“It’s bad health to rush meals,” Em snapped out as he came down a narrow stairway with deliberate slowness.
“It’s even worse for your health to skip meals altogether,” Drake growled threateningly.
“Shut it and give me some eggs.” Em snapped back.
“Emerald Waters Undersun,” Drake hissed out through gritted teeth. “You are going to get your own eggs.”
The boy threw himself into a chair and glared at Drake with challenge in every line of his body.
“Emerald,” Ama said in a calm tone. “I think you should apologize to your cousin now.”
“Sorry I disturbed you Ama,” he offered without breaking eye contact with Drake.
“Not me, him,” Ama said.
“Sorry you had to hear that Donny.” Em said.
Ama heaved a sigh and closed her computer.
“Emerald,” Ama said.
“Do you want to eat or go hungry?” Drake demanded.
Ama glanced at him with a familiar uneasy look in her eyes and Drake fought down a wince.
“Now, Em.” she said in a patient tone.
“I’ll go hungry,” Em snapped, jumping up and stalking over to the couch.
Donny kept his eyes fixed on his plate. Ama heaved a sigh before turning back to her computer. Em wriggled on the couch for several minutes before skulking back to the table. Drake moved to intercept him but Ama stopped him with a look and he let Em serve himself. Drake cast irritated glances at the wall clock as the time crept more and more into school time.
Ama closed her computer and stood, then sighed, sat and opened it again.
“I need to pick out their report topics,” Ama muttered.
“I could do it,” Drake offered.
“You do quite enough,” Ama replied briskly, as she scanned the news. “Here you go. For Donny, malfunctions at the Lewis- McChord Air Force Base air show.” A frown creased her face. “Wow, this is pretty serious. It looks like the F-16 demonstration team nearly got killed.”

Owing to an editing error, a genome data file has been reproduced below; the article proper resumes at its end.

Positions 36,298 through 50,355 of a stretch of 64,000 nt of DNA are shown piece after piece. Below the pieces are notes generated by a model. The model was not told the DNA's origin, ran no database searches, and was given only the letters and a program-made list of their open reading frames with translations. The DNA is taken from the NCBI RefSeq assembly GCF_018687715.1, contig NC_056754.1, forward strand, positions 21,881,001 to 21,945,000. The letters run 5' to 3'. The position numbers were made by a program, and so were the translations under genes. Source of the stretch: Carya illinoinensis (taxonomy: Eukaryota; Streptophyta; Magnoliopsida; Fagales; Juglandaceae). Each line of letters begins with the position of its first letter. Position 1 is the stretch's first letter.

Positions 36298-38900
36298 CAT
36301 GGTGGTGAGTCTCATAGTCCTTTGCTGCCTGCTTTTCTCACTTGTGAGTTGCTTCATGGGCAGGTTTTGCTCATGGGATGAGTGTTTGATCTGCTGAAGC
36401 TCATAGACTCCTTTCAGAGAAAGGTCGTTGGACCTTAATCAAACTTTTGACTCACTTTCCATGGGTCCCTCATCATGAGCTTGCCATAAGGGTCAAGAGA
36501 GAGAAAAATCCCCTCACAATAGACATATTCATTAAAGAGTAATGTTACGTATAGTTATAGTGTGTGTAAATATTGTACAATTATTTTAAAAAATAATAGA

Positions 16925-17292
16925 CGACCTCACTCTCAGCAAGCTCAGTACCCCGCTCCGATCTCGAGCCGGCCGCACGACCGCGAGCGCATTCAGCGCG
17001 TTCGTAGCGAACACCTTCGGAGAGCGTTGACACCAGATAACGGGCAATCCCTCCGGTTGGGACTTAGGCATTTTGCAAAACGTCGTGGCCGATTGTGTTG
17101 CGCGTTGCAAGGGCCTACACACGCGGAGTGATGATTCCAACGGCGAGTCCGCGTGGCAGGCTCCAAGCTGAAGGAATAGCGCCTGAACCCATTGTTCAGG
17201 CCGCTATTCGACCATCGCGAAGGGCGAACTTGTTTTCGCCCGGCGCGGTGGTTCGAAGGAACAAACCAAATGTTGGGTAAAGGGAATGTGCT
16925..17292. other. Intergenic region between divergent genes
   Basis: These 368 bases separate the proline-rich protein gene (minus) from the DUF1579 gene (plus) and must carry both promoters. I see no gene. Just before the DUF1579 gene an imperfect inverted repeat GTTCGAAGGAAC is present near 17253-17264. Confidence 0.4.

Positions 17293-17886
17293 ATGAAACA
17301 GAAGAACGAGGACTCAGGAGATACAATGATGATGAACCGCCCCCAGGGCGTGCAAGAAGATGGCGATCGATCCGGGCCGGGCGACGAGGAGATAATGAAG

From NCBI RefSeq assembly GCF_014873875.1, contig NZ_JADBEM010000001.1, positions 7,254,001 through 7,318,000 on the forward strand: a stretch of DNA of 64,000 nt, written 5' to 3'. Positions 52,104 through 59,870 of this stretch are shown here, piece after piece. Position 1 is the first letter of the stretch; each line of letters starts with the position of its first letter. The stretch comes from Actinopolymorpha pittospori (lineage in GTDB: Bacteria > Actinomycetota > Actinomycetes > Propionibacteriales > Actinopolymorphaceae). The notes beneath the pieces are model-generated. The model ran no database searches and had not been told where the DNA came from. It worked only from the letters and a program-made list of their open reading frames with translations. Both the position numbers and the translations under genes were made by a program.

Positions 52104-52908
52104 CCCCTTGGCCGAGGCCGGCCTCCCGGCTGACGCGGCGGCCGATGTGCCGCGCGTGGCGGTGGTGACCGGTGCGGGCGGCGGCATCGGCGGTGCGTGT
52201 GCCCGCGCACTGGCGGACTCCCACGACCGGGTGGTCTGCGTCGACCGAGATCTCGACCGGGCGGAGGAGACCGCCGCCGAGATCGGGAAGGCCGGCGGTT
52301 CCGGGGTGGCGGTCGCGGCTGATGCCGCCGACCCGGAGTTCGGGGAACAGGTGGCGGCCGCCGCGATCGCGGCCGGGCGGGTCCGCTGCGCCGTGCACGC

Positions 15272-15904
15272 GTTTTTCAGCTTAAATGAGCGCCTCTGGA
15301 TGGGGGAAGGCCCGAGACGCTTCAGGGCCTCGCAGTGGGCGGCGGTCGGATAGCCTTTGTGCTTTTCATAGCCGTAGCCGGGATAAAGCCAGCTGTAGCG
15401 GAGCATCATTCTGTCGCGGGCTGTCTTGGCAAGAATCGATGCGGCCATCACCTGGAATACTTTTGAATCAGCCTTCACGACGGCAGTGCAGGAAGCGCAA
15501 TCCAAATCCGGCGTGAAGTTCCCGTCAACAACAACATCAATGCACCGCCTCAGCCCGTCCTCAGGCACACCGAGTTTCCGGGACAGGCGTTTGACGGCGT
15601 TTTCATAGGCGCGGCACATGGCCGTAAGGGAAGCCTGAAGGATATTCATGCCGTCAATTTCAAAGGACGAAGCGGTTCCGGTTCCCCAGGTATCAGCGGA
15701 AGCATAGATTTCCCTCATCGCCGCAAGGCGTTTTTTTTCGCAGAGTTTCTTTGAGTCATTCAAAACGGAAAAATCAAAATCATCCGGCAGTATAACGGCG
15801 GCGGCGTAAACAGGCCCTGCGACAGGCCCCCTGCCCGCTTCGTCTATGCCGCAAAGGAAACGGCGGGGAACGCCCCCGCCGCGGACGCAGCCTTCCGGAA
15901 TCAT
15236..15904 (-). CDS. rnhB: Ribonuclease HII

Drake whistled and leaned over her shoulder.
“Multiple system failures,” he read out loud. “I am pretty sure that isn’t supposed to happen.”
“Nope,” Ama agreed. “Here is a topic on big game management for Em.”
“Reports due by next week?” Drake asked as the old printer on the desk began to squeal and grumble as it powered up.
“Same as usual,” Ama confirmed.
Drake put the printouts on top of the homework pile and moved to wash up the breakfast dishes.
“I need to get to work early today so you two be good for Drake,” she called out placing a quick kiss on top of the smaller boys’ heads and giving Drake’s shoulder a friendly squeeze.
“Good luck with Mrs. Finney, and stay safe.” Drake called out as she went into her room.
The table was cleaned off and wiped down and the clink of forks gave way to the steady scratch of pencils on paper. They broke for a recess after religion and then lunch after history and math, and by the time the Grandfather clock in the corner struck two the younger boys twitching with energy. Drake made certain the internet was disconnected at the router, and chased Donny and Em out into the garden.